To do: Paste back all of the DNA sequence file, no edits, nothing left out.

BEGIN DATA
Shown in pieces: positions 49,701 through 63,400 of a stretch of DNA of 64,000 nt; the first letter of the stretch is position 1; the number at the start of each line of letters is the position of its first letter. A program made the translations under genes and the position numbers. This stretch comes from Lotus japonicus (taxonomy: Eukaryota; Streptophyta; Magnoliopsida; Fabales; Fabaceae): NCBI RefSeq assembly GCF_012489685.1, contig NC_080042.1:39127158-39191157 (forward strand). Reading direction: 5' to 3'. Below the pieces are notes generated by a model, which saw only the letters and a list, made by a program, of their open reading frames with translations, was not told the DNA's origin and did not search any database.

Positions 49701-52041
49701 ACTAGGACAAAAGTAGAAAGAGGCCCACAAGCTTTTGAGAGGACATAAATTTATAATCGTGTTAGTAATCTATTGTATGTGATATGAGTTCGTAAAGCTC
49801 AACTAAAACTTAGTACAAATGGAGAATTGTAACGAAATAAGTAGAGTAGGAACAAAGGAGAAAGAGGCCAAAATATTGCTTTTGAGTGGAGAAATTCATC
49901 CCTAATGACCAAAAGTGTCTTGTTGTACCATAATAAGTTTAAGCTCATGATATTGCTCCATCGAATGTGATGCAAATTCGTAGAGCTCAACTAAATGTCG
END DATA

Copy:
Shown in pieces: positions 49,701 through 63,400 of a stretch of DNA of 64,000 nt; the first letter of the stretch is position 1; the number at the start of each line of letters is the position of its first letter. A program made the translations under genes and the position numbers. This stretch comes from Lotus japonicus (taxonomy: Eukaryota; Streptophyta; Magnoliopsida; Fabales; Fabaceae): NCBI RefSeq assembly GCF_012489685.1, contig NC_080042.1:39127158-39191157 (forward strand). Reading direction: 5' to 3'. Below the pieces are notes generated by a model, which saw only the letters and a list, made by a program, of their open reading frames with translations, was not told the DNA's origin and did not search any database.

Positions 49701-52041
49701 ACTAGGACAAAAGTAGAAAGAGGCCCACAAGCTTTTGAGAGGACATAAATTTATAATCGTGTTAGTAATCTATTGTATGTGATATGAGTTCGTAAAGCTC
49801 AACTAAAACTTAGTACAAATGGAGAATTGTAACGAAATAAGTAGAGTAGGAACAAAGGAGAAAGAGGCCAAAATATTGCTTTTGAGTGGAGAAATTCATC
49901 CCTAATGACCAAAAGTGTCTTGTTGTACCATAATAAGTTTAAGCTCATGATATTGCTCCATCGAATGTGATGCAAATTCGTAGAGCTCAACTAAATGTCG